I am glad that she read it. At first when I heard it I thought she was a little flat. But now I understand that no one else could have read this book the way she has. That she is part of the story itself and to hear her is an ingredient that was necessary. It is not a thriller it is a human experience.
There was a quote that moved me. ..."I learned from him that often contradiction are the clearest way to truth."
This book will make you want to do art. It will make you want ot support those that make art and be part of a creative community.
Former English and drama major, bookaholic.
I just finished reading Just Kids and I have been touched. The story is fluid and full and the way that Patti Smith looks back on her life, her values changing over time, her art but mostly the chronicle of her relationship with Robert Mapplethorpe is inspiring. What comes across is a wonderful poignant love story of a deep, deep friendship. You also get a completely different view of Patti Smith and Robert Mapplethorpe than what the press would have us believe. This is the part that touched and surprised me. I still gravitate almost instantly to fiction but this was a wonderful ride.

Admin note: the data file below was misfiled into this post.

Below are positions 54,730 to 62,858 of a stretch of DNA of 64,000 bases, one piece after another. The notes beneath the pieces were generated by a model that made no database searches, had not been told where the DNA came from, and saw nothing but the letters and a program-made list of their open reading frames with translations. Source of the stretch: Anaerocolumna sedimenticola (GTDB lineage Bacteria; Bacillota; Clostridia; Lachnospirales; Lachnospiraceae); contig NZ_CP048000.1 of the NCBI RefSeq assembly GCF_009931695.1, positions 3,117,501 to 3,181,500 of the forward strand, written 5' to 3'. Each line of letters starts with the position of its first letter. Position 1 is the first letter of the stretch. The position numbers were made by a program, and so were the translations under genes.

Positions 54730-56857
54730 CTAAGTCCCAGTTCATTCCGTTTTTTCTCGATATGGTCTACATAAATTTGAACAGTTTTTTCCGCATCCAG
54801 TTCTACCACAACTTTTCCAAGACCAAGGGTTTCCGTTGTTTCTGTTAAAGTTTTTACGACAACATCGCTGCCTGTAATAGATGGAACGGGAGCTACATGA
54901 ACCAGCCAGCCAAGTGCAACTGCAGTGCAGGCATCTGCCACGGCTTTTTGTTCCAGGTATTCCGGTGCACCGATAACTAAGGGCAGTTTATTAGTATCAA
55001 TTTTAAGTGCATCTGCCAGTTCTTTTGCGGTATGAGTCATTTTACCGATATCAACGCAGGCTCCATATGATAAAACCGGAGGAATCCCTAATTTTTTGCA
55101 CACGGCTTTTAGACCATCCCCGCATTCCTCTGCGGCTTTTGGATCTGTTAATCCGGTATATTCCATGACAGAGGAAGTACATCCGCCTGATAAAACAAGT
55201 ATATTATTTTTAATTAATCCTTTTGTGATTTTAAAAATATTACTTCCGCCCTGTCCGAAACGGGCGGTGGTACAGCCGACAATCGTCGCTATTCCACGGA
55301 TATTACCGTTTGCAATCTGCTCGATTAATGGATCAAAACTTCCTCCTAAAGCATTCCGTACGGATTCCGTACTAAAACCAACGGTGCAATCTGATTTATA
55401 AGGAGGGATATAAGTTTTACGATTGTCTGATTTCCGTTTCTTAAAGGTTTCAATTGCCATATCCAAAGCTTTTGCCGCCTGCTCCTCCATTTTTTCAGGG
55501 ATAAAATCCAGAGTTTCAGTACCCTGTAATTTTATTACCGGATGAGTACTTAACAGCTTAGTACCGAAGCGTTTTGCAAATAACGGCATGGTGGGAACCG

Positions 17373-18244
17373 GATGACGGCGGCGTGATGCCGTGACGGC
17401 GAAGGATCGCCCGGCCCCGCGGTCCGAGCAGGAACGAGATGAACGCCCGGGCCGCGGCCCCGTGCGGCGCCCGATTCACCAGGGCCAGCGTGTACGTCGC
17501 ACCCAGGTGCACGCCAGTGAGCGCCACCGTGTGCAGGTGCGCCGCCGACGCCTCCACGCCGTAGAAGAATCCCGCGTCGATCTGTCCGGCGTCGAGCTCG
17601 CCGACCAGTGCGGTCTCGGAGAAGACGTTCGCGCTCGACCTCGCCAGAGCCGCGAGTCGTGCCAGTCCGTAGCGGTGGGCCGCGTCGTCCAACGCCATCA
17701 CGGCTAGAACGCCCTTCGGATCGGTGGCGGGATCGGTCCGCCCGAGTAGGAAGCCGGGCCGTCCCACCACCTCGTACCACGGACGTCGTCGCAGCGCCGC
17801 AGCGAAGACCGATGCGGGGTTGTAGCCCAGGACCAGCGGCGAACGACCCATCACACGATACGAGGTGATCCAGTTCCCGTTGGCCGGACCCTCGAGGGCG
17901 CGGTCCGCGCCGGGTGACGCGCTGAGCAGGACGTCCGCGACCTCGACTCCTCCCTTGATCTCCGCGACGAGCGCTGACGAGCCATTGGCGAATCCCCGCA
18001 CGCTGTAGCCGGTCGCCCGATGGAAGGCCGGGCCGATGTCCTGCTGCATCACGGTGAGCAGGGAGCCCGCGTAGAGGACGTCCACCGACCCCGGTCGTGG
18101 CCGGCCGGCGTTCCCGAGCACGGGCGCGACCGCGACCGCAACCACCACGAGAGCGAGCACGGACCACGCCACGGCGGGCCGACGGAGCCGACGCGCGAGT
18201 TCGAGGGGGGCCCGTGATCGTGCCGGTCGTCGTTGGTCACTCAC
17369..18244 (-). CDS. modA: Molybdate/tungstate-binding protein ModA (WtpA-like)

YES. I liked the story and would most likely pick up something that I missed the first time.
When Robert saved Patti from a possible rape.
Robert's death but I was really impressed that Patti didn't exploit it. She could have turned the end into a sobfest, instead she treated his dying with respect.
I am too young (barely) to have lived their lives but it would have been interesting!